As we individually have opportunity to engage with or recruit those that come from various and differing backgrounds, we should make a focused effort to ensure that they know they also own the table.
I have been recently reflecting on the term inclusivity. What is it? What does it look like? I recently wrote this passage to be part of a work of fiction. It comes from my memories of a segregated school system of the early 1960’s when I was a child.
This cafeteria was one of the few places Mike and other white kids had frequent contact with the black people of Fair Creek or Hawkinsville - they comprised most of the cafeteria’s workforce. Mike recalled the smiles from the cooks and servers, and thought of how they were always laughing and enjoying life. He always looked forward to his morning journey through the cafeteria. And the food was good, especially the biscuits and fried chicken and apple pie and pumpkin pie and turkey and dressing. It was just burgers today, but that was okay. It made no sense to Mike that these kind people were good enough to cook for the teachers and students but not good enough to go to school as fellow students. One small step forward, he thought. Maybe we will be sitting together soon – at the same table.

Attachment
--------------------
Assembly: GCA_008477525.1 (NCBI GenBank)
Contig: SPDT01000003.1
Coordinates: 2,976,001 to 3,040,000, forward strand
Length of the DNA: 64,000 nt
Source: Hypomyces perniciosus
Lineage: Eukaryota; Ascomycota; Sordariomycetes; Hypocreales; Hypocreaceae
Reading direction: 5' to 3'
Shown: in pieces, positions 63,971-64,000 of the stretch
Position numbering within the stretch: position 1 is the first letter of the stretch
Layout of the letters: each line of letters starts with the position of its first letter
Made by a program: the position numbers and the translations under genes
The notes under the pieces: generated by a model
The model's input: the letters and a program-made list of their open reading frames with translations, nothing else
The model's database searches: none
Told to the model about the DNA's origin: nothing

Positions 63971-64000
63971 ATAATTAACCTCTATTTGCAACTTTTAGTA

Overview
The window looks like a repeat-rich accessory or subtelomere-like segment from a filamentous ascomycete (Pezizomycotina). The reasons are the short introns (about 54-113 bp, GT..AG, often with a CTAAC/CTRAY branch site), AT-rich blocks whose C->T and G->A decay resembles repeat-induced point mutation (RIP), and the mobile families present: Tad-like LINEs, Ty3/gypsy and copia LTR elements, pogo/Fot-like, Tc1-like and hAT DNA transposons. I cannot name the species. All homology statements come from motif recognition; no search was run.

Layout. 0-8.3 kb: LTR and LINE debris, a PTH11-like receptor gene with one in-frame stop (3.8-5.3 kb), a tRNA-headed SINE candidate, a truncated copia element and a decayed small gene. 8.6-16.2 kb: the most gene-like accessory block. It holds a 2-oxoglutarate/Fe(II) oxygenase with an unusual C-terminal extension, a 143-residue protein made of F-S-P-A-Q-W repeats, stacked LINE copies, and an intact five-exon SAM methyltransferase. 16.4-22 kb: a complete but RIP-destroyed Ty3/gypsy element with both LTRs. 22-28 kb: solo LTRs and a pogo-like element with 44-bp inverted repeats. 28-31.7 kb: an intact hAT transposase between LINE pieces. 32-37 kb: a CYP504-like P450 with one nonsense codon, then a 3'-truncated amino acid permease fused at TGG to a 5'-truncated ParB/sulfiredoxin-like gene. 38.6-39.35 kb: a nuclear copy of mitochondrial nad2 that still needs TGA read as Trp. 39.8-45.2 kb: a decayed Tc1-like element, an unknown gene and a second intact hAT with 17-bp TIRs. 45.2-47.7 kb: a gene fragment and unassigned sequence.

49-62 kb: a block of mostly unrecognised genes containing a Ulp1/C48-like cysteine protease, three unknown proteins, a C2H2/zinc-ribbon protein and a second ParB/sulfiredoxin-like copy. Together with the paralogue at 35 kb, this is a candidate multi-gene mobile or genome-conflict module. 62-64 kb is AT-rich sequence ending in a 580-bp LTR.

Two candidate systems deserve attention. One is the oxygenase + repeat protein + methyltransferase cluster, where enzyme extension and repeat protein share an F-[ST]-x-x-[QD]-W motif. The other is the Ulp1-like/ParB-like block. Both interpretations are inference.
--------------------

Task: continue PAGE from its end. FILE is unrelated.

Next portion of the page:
Our views of society and personal values have changed over time. Blatant discrimination is not legal nor is it acceptable behavior. But are we setting at the same table? Beyond the seminars and books and committees, what have I done to create the table with seats for everyone? Not enough.
As we individually have opportunity to engage with or recruit those that come from various and differing backgrounds, we should make a focused effort to ensure that they know they also own the table. I have no magic recipe for this process, but I know it begins with communication. Often our common ground is in our professional interactions and discussions. These conversations provide an opportunity for personal discovery. We all know that scientific/technical investigations do not always work. It takes effort over time to be successful – repetitions of effort and application. We will experience some frustrations as we open the “cafeteria.” But I am confident we can find ways to do this and better understand the richness of everyone at the table.